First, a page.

Likes created by fake accounts or people without real intent are bad for people on Facebook, advertisers and Facebook itself.
Facebook has a strong incentive to aggressively go after the bad actors behind fake likes, because businesses and people who use Facebook platform want real connections and results. Businesses won't achieve results and could end up doing less business on Facebook if the people they're connected to aren't real.
It's in Facebook best interest to make sure that interactions are authentic, so Facebook has a number of teams that detect fraudulent activity and shut it down.
Facebook works to ensure that the connections between businesses and people are genuine and meaningful and want to share the resources that Facebook has to help you understand where fake likes come from, the defences that Facebook has in place and tips on how to safeguard yourself against fraudulent activity.
What are fake likes?What are fake likes?
When Facebook team refer to fake likes on Facebook, they explicitly referring to external services that sell packages of likes from fake accounts or people without real intent by offering a certain number of likes for a flat fee. Fake like peddlers tempt Page admins with offers to "buy 10,000 likes!" or other similar schemes. Facebook doesnt referring to likes obtained using the free or paid fan acquisition tools offered by Facebook, which provide legitimate likes garnered from people with a genuine interest in a Page.
How and why inauthentic likes are generated
There are four primary ways in which fake likes are generated:
1- Click farms, in which individuals with real accounts on Facebook are paid to manually like specific Pages
2- Fake accounts that do not represent real people and are generated for the primary purpose of liking Pages
3- Self-compromised accounts, in which a person knowingly installs malware or gives up control of their account in order get more likes for their own Page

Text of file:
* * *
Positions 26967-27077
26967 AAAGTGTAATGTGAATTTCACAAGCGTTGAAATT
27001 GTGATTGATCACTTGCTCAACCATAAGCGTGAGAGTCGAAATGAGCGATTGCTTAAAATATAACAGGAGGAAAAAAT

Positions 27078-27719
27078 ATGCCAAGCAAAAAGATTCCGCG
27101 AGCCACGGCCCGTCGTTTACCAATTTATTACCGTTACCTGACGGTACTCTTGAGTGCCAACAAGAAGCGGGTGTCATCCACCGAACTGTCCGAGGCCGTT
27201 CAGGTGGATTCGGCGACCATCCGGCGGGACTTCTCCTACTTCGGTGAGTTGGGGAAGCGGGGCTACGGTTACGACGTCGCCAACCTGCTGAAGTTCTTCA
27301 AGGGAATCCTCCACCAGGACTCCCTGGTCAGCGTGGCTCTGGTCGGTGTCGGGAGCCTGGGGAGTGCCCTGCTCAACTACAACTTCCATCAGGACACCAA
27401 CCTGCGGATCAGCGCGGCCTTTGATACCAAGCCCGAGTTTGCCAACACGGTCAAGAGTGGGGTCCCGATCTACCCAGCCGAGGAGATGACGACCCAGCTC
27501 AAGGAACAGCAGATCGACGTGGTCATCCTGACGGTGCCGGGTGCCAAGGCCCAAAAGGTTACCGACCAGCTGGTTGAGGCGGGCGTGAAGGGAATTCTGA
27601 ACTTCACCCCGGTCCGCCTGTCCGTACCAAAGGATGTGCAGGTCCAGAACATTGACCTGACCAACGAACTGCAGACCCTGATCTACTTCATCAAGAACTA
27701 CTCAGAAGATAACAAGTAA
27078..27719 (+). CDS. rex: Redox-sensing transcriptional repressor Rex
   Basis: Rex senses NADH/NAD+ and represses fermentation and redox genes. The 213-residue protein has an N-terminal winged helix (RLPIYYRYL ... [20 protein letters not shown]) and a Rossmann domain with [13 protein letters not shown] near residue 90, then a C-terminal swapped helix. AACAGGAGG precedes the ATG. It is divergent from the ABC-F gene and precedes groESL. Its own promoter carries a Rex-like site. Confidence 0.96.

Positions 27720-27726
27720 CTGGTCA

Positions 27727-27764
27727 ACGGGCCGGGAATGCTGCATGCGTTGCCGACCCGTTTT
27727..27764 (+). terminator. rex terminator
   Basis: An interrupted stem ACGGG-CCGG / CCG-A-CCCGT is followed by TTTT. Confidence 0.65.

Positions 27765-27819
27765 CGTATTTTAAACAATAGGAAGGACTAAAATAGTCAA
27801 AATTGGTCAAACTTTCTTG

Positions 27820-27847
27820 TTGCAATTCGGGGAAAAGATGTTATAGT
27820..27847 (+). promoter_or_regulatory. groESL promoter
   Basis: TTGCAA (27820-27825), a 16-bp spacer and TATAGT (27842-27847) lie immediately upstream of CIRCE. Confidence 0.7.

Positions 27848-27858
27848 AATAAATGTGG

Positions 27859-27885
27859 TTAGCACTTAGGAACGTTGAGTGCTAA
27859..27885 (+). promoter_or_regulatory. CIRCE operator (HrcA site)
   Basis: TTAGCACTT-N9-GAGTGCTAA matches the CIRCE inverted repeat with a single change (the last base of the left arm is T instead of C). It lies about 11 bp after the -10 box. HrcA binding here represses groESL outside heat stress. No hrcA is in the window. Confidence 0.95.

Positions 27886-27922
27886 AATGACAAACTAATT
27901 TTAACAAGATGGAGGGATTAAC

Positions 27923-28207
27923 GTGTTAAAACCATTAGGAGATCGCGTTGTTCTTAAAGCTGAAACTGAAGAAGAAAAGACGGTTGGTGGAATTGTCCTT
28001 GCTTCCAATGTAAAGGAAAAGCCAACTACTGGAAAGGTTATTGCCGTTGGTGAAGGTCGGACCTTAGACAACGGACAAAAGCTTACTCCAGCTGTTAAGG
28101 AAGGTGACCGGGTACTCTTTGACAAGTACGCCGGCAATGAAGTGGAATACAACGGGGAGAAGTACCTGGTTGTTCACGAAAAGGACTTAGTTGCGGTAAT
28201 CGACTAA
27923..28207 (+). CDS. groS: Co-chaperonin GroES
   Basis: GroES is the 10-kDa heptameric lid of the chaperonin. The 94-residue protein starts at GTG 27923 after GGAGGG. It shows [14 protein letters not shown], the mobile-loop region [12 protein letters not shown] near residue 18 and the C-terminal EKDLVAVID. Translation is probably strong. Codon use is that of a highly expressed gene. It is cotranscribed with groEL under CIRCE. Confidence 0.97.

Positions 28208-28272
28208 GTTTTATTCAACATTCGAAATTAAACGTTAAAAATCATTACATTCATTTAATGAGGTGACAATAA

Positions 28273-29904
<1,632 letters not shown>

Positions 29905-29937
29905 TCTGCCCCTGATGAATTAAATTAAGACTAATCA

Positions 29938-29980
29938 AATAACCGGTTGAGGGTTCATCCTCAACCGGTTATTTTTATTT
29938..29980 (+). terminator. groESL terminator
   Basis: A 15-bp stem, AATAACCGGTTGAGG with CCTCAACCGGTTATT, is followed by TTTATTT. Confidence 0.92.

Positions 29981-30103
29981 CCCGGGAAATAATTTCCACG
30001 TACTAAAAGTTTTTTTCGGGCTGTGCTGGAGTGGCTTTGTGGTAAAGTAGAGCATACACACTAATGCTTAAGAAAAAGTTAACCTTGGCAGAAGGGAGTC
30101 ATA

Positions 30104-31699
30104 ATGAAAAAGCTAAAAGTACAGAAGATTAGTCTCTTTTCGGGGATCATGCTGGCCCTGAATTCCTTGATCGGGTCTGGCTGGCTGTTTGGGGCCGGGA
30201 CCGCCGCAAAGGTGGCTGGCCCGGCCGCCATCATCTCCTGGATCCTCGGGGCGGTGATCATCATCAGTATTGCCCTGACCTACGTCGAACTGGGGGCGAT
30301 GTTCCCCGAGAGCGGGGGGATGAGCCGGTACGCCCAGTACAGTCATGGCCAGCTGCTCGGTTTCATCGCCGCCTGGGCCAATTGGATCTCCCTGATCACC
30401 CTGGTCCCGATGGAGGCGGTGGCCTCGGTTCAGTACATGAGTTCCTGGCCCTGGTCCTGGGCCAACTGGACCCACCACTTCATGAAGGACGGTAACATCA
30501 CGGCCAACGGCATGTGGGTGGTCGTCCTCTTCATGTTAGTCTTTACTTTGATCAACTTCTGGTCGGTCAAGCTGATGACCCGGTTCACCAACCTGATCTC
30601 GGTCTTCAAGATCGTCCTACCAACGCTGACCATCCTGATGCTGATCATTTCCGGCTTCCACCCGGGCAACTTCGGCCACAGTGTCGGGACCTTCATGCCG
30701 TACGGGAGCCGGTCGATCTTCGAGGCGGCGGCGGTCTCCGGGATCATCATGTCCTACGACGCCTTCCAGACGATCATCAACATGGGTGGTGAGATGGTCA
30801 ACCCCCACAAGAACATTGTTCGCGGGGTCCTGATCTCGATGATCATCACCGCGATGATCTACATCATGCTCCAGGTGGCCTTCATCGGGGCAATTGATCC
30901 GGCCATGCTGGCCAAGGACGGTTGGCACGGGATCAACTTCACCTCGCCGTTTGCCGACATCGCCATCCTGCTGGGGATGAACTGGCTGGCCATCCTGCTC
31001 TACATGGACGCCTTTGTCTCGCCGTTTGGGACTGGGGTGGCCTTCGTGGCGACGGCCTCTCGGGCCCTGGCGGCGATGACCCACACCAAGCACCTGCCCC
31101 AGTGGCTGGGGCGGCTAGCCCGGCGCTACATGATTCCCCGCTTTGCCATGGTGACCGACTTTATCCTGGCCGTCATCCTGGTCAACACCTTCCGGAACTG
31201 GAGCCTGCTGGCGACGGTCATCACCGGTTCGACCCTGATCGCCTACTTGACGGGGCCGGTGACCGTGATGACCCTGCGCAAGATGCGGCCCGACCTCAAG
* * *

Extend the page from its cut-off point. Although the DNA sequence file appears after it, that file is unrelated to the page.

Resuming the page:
4- Compromised accounts that have been infected with malware, causing the accounts to like Pages without the knowledge of the account owners
People behind these fraudulent activities are rational actors with clear financial motivations. They make their profit by promising and generating Page likes to admins around the world who typically don't understand the negative implications of purchasing these likes.
How Facebook detect and prevent fraudulent activity
Selling likes created by fake accounts or people without real intent is only profitable when it can be done at scale. To make it more difficult for these scams to be profitable, Facebook abuse-fighting team builds and constantly updates a combination of automated and manual systems that help them catch suspicious activity at various points of interaction on the site, including: registration, friending, liking and messaging.
Facebook write rules and use machine-learning to catch suspicious behaviour. When Facebook team catch fraudulent activity, they work to counter and prevent it – including blocking accounts and removing fake likes.
Source : Facebook for business